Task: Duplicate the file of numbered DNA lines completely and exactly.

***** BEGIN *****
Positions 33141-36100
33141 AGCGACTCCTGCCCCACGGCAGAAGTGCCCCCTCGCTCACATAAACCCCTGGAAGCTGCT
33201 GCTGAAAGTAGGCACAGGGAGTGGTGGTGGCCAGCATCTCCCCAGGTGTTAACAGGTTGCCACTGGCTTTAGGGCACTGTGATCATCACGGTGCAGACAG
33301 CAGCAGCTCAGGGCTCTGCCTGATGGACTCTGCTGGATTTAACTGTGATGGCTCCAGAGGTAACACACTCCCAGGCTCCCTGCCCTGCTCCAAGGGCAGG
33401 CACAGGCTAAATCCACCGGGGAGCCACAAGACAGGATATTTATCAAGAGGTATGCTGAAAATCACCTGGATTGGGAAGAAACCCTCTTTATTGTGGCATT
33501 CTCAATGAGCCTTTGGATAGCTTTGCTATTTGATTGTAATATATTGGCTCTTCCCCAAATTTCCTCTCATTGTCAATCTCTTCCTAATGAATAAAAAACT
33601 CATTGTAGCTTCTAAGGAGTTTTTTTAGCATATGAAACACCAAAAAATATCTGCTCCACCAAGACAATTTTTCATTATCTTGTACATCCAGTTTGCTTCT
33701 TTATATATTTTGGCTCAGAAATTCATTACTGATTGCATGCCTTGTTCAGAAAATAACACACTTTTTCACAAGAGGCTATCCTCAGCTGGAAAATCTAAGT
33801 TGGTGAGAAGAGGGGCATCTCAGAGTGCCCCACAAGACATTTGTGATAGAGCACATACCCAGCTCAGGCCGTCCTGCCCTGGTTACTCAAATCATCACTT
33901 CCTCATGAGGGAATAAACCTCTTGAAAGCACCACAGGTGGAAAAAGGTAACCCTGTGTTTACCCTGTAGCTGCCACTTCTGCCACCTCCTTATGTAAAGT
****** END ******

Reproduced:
Positions 33141-36100
33141 AGCGACTCCTGCCCCACGGCAGAAGTGCCCCCTCGCTCACATAAACCCCTGGAAGCTGCT
33201 GCTGAAAGTAGGCACAGGGAGTGGTGGTGGCCAGCATCTCCCCAGGTGTTAACAGGTTGCCACTGGCTTTAGGGCACTGTGATCATCACGGTGCAGACAG
33301 CAGCAGCTCAGGGCTCTGCCTGATGGACTCTGCTGGATTTAACTGTGATGGCTCCAGAGGTAACACACTCCCAGGCTCCCTGCCCTGCTCCAAGGGCAGG
33401 CACAGGCTAAATCCACCGGGGAGCCACAAGACAGGATATTTATCAAGAGGTATGCTGAAAATCACCTGGATTGGGAAGAAACCCTCTTTATTGTGGCATT
33501 CTCAATGAGCCTTTGGATAGCTTTGCTATTTGATTGTAATATATTGGCTCTTCCCCAAATTTCCTCTCATTGTCAATCTCTTCCTAATGAATAAAAAACT
33601 CATTGTAGCTTCTAAGGAGTTTTTTTAGCATATGAAACACCAAAAAATATCTGCTCCACCAAGACAATTTTTCATTATCTTGTACATCCAGTTTGCTTCT
33701 TTATATATTTTGGCTCAGAAATTCATTACTGATTGCATGCCTTGTTCAGAAAATAACACACTTTTTCACAAGAGGCTATCCTCAGCTGGAAAATCTAAGT
33801 TGGTGAGAAGAGGGGCATCTCAGAGTGCCCCACAAGACATTTGTGATAGAGCACATACCCAGCTCAGGCCGTCCTGCCCTGGTTACTCAAATCATCACTT
33901 CCTCATGAGGGAATAAACCTCTTGAAAGCACCACAGGTGGAAAAAGGTAACCCTGTGTTTACCCTGTAGCTGCCACTTCTGCCACCTCCTTATGTAAAGT